Environmental factors and genetics both play a part in how our brains function, whether that be in a healthy or disordered manner. Understanding the processes by which mental health disorders arise is an important step in developing effective therapies. Dr Jyoti Mishra founded NEATLabs at the University of California, San Diego, to work towards this goal. Her exciting research is advancing cognitive brain mapping to investigate brain functions as well as novel digital therapeutics that are personalised to individual needs.

Brain Function and Dysfunction

Our brains are wonderfully complex organs that help us to navigate the world. Webs of neurons interact through electrical signals to provide us with sensory information, thoughts and emotions. However, when the normal processes in the brain become dysfunctional, concerns with mental health arise. Depending on a variety of factors such as which brain circuits or which area(s) of the brain are affected in specific dynamic patterns, different issues can develop. These conditions commonly manifest as depression, anxiety, post-traumatic stress disorder (PTSD) and attention deficit hyperactivity disorder in the general population.

Mental health disorders are on the rise, so uncovering the processes in the brain that cause them is essential to evolving new, effective therapeutics. Traumatic life events can play a role in brain dysfunction in many people, but the biological mechanisms behind them are still not completely understood.

Using innovative technology, Dr Jyoti Mishra is developing our knowledge surrounding this issue and pushing forward the field of neuroscience. Within the Department of Psychiatry at the University of California, San Diego, Dr Mishra founded the Neural Engineering and Translational Labs (NEATLabs). Here, she is the director of human research and works on improving neurotechnology for cognitive brain mapping (i.e., mapping of the brain dynamics underlying our cognitive abilities) as well as personalising digital mental health therapies to patients. Her research has highlighted how contextual influences and environments can alter brain development and normal function as well as how closed-loop technology is an exciting and promising opportunity to improve brain health.

The Brain Engagement Platform

At NEATLabs, Dr Mishra and her team recently developed a scalable, mobile platform called BrainE, which is short for Brain Engagement. This platform uses wireless electroencephalography (EEG) recordings to rapidly test how essential aspects of cognition (such as attention, working memory, rewards, emotions) are processed in the brain. An EEG is carried out by attaching small, metal electrodes (discs) all over the scalp. When a specific region of the brain is activated, electrical signals are generated through the firing of a large population of underlying neurons (brain cells) and these are picked up by the electrodes. This information is passed to the EEG machine, which records the activity at each electrode as peaks and troughs on an electroencephalogram.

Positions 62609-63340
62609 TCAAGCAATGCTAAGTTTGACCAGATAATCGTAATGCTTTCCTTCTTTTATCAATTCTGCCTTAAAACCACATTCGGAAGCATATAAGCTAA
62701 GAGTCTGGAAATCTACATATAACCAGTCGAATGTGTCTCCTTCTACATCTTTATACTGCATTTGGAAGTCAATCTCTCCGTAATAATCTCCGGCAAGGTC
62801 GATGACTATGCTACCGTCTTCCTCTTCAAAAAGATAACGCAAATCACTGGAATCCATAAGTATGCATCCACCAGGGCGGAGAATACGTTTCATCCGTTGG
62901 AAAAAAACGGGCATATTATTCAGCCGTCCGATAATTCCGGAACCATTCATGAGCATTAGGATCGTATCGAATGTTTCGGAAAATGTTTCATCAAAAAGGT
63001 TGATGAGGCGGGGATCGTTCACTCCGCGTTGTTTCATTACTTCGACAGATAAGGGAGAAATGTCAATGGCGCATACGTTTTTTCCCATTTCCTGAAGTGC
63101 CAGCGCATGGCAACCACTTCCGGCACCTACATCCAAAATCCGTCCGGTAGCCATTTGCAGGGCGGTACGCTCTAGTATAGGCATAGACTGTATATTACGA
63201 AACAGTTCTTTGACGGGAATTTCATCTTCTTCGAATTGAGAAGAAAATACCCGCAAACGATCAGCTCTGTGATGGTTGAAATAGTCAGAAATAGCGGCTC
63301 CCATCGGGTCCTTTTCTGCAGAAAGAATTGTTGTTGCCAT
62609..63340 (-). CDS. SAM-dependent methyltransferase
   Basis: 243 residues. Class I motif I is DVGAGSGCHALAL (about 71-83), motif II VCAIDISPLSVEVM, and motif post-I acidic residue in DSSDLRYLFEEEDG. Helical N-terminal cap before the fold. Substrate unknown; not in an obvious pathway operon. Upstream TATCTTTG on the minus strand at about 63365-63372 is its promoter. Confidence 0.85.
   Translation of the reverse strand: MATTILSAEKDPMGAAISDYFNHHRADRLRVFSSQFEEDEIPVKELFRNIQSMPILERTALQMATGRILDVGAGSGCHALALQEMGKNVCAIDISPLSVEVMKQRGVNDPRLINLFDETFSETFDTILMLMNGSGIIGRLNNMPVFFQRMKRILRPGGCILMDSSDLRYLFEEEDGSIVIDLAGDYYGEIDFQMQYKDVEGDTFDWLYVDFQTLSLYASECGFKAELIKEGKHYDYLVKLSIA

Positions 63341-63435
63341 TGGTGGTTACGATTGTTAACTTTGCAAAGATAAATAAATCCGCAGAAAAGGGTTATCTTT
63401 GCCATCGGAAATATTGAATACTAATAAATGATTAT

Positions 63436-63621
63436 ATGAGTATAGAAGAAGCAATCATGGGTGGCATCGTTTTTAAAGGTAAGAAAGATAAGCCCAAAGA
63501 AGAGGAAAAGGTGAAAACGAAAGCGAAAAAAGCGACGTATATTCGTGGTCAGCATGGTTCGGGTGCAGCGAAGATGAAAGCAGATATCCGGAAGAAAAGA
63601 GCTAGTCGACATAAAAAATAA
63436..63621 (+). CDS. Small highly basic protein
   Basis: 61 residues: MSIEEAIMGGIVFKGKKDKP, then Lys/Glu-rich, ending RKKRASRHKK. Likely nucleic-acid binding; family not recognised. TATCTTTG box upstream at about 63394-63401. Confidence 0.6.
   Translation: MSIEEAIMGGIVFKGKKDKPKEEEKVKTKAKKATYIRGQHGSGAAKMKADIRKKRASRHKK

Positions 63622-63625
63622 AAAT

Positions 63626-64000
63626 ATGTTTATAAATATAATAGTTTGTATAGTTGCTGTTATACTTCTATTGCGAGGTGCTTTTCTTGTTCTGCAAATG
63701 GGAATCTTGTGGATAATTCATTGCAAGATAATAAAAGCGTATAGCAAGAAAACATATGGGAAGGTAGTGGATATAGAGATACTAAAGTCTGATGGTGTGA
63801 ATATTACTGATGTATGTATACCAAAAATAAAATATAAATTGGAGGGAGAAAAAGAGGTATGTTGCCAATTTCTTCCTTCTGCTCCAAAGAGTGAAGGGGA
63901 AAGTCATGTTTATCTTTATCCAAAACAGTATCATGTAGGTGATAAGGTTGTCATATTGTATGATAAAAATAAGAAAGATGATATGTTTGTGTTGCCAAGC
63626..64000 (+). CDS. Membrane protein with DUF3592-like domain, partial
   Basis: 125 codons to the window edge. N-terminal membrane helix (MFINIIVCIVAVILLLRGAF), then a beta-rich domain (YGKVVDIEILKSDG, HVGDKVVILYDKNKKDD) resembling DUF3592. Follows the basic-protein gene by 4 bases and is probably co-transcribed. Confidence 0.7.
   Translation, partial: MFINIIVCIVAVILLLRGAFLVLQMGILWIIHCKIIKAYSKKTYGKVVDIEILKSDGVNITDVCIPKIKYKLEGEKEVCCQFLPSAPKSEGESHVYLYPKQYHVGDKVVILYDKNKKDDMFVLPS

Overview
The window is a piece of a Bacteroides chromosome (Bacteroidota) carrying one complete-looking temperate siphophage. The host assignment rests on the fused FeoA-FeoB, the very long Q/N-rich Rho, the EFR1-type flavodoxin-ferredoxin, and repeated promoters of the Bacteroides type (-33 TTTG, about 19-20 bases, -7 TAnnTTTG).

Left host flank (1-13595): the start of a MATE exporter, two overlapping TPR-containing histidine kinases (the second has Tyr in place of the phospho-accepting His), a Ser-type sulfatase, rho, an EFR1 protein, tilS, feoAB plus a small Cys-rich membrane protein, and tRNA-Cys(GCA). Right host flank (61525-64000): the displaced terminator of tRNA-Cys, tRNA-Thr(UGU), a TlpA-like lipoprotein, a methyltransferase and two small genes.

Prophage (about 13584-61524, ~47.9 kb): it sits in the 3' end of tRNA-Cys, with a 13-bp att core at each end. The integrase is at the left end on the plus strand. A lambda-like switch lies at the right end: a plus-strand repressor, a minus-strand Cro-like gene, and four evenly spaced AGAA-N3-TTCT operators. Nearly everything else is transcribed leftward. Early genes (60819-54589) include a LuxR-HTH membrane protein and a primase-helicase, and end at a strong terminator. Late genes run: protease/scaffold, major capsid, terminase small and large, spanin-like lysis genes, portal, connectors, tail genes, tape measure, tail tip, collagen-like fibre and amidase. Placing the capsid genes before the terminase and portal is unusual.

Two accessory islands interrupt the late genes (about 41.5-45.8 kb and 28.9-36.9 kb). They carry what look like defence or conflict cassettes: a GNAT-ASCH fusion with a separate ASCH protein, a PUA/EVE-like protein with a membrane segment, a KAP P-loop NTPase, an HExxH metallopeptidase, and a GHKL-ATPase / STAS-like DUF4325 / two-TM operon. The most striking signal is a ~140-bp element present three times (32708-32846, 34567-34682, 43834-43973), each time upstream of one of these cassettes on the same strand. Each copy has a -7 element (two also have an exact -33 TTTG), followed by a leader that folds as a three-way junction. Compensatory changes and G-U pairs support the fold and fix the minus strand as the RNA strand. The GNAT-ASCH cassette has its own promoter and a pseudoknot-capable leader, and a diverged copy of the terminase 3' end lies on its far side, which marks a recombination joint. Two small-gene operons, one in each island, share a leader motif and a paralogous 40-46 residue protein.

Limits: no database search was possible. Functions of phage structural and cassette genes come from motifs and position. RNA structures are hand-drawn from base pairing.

The types of cognition the team initially tested were selective attention, response inhibition (i.e., successful control of impulsive responses), working memory, and processing of object-based and emotion-based interference. Over 100 healthy young adults were given tasks that assess each of these functions separately and tested using BrainE for cognitive brain mapping. The platform allowed the team to carefully investigate the neural processes taking place during the presentation of stimuli in these various cognitive contexts. Given its comprehensive and rapid measurement of brain function underlying different cognitive abilities, its cost-effectiveness and high scalability, Dr Mishra believes BrainE will be a useful tool for creating frameworks for mental health investigations. She plans to use BrainE for understanding the mechanisms of mental disorders in different contexts and for finding therapeutic targets.

Loneliness Versus Wisdom

Recently Dr Mishra leveraged BrainE to study how two health indicators – loneliness and wisdom –drive neural circuits in an emotional context. Loneliness manifests when an individual’s social needs are not met, and it is known to be a psychosocial determinant of poor health. The feeling can harm mental health and may also negatively impact physical health. Acute stress disrupts the immune system and accelerates the risk of dementia as well as increases the risk of suicide, meaning loneliness is related to high morbidity and mortality.